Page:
New Jersey had a boom in new towns in the early 20th century, as growing townships were sliced into smaller fiefdoms, with their own governments and schools. At least 97 of New Jersey's municipalities were incorporated between 1900 and 1930.

"We do need to start looking at some of our smaller communities . . . because services could be provided in a more efficient manner," said Camden County freeholder director Louis Cappelli Jr. But he noted that "once they're established, it's hard to get them to go away."

Assemblyman Robert Gordon, a Democrat from Fair Lawn who was a member of the joint legislative committee on consolidation, said little towns such as Pine Valley and Tavistock had to be willing to consolidate or share services or property tax relief is a pipe dream.

"If we continue on the course we're on, New Jersey will become unaffordable for a lot of people," Gordon said. He said he remained "cautiously optimistic" the Legislature would pass measures to give towns incentives to consolidate. But he said he recognized there were "major impediments."

"Which police chief gives up his job? Which fire chief? Which mayor?"

Cappelli said Tavistock and Pine Valley were not typical examples of small municipalities because of their golf course connections. He said, though, he saw "no reason for Pine Valley to have its own police force . . . that makes no sense."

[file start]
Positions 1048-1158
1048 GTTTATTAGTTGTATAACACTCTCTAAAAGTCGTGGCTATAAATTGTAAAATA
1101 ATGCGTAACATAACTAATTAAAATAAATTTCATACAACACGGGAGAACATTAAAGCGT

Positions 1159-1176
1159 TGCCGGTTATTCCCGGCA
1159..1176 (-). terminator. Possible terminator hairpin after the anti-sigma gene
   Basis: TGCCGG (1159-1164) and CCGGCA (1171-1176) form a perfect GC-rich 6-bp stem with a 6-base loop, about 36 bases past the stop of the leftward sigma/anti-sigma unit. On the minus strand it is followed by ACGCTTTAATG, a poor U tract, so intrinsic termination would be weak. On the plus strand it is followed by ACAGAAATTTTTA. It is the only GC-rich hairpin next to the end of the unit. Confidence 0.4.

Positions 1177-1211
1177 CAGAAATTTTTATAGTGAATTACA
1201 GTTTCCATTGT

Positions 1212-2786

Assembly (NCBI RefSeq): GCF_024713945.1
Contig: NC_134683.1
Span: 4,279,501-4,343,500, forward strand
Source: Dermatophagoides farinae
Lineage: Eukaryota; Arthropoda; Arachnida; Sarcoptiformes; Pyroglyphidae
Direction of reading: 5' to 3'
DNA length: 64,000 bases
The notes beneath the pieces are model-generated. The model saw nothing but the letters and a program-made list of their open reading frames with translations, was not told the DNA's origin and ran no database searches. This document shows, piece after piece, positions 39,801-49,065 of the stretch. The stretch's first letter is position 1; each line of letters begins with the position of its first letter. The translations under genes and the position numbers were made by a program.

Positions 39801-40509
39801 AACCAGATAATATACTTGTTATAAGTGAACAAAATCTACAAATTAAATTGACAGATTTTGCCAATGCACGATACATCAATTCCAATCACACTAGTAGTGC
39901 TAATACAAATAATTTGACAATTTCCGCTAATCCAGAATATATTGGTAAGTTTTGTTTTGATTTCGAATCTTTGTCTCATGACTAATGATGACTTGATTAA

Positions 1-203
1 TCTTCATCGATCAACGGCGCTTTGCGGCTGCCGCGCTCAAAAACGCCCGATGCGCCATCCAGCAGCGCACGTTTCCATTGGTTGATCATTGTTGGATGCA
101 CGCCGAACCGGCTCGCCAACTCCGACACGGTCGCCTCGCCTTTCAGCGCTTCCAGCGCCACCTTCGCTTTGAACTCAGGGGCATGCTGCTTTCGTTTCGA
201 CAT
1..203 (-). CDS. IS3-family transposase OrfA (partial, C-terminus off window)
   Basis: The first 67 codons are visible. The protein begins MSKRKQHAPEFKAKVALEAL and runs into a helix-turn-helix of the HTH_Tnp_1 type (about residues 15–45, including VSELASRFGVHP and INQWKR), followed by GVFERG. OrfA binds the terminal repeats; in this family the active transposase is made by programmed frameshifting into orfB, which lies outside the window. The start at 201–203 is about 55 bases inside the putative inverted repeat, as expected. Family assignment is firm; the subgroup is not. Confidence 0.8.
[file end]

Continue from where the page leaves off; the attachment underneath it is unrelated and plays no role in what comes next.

Efforts at consolidation are a tough sell, because local communities of any size, are loath to lose their control, independence or identity. The last successful merger of two municipalities in New Jersey was in 1952. Cappelli said, "New Jersey residents want to maintain their local identity while reducing government spending. And without sharing services, it's hard to achieve property tax relief."

Pine Valley, with property valued at $34 million, collected $552,680 in taxes last year, about 80 percent of that from the golf club. It spent $411,907, with its biggest expense a police force of four full-time and three part-time officers. Its school district is responsible for five students, who attend nearby parochial and public schools. The deputy borough clerk - a former manager of the golf club - doubles as the school board secretary and the special-education coordinator. The borough received $94,470 in state aid, according to the state Department of Community Affairs.

The police force is necessary, Ott said, to protect the golf course from vandalism and to look after homes that sit empty when residents winter in Florida. Tavistock, whose property is valued at $16.5 million, collected $255,044 in taxes last year. It had a municipal budget of $107,800, and received $44,153 in state aid, according to the state Department of Community Affairs. Its school district has one student, who attends Haddonfield schools. Tavistock paid Haddonfield $16,195 for police, fire and other services.

Contact staff writer Paul Nussbaum at 215-854-4587 or